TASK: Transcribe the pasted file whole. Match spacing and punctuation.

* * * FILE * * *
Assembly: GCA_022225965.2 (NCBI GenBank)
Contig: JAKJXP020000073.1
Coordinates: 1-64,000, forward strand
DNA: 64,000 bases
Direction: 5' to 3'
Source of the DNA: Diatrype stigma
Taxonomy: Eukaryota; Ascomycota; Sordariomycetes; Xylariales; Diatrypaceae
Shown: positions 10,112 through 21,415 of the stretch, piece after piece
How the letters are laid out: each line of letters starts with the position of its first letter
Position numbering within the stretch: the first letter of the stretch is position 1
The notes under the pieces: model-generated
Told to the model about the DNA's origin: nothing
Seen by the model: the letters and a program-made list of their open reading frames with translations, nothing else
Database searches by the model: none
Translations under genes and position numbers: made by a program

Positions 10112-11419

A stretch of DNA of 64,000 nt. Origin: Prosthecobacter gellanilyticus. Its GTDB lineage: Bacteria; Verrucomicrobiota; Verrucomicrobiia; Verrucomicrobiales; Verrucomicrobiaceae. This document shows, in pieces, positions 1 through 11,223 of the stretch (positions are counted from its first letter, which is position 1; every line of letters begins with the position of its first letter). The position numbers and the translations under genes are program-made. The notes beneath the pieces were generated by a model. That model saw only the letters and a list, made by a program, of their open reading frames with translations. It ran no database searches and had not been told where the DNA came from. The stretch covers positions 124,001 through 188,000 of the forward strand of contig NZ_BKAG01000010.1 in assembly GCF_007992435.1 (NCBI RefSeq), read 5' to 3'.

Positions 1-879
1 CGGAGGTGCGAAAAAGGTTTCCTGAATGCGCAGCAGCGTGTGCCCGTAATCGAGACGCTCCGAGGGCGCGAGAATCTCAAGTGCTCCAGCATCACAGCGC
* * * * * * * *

Assembly: GCA_022225965.2 (NCBI GenBank)
Contig: JAKJXP020000073.1
Coordinates: 1-64,000, forward strand
DNA: 64,000 bases
Direction: 5' to 3'
Source of the DNA: Diatrype stigma
Taxonomy: Eukaryota; Ascomycota; Sordariomycetes; Xylariales; Diatrypaceae
Shown: positions 10,112 through 21,415 of the stretch, piece after piece
How the letters are laid out: each line of letters starts with the position of its first letter
Position numbering within the stretch: the first letter of the stretch is position 1
The notes under the pieces: model-generated
Told to the model about the DNA's origin: nothing
Seen by the model: the letters and a program-made list of their open reading frames with translations, nothing else
Database searches by the model: none
Translations under genes and position numbers: made by a program

Positions 10112-11419

A stretch of DNA of 64,000 nt. Origin: Prosthecobacter gellanilyticus. Its GTDB lineage: Bacteria; Verrucomicrobiota; Verrucomicrobiia; Verrucomicrobiales; Verrucomicrobiaceae. This document shows, in pieces, positions 1 through 11,223 of the stretch (positions are counted from its first letter, which is position 1; every line of letters begins with the position of its first letter). The position numbers and the translations under genes are program-made. The notes beneath the pieces were generated by a model. That model saw only the letters and a list, made by a program, of their open reading frames with translations. It ran no database searches and had not been told where the DNA came from. The stretch covers positions 124,001 through 188,000 of the forward strand of contig NZ_BKAG01000010.1 in assembly GCF_007992435.1 (NCBI RefSeq), read 5' to 3'.

Positions 1-879
1 CGGAGGTGCGAAAAAGGTTTCCTGAATGCGCAGCAGCGTGTGCCCGTAATCGAGACGCTCCGAGGGCGCGAGAATCTCAAGTGCTCCAGCATCACAGCGC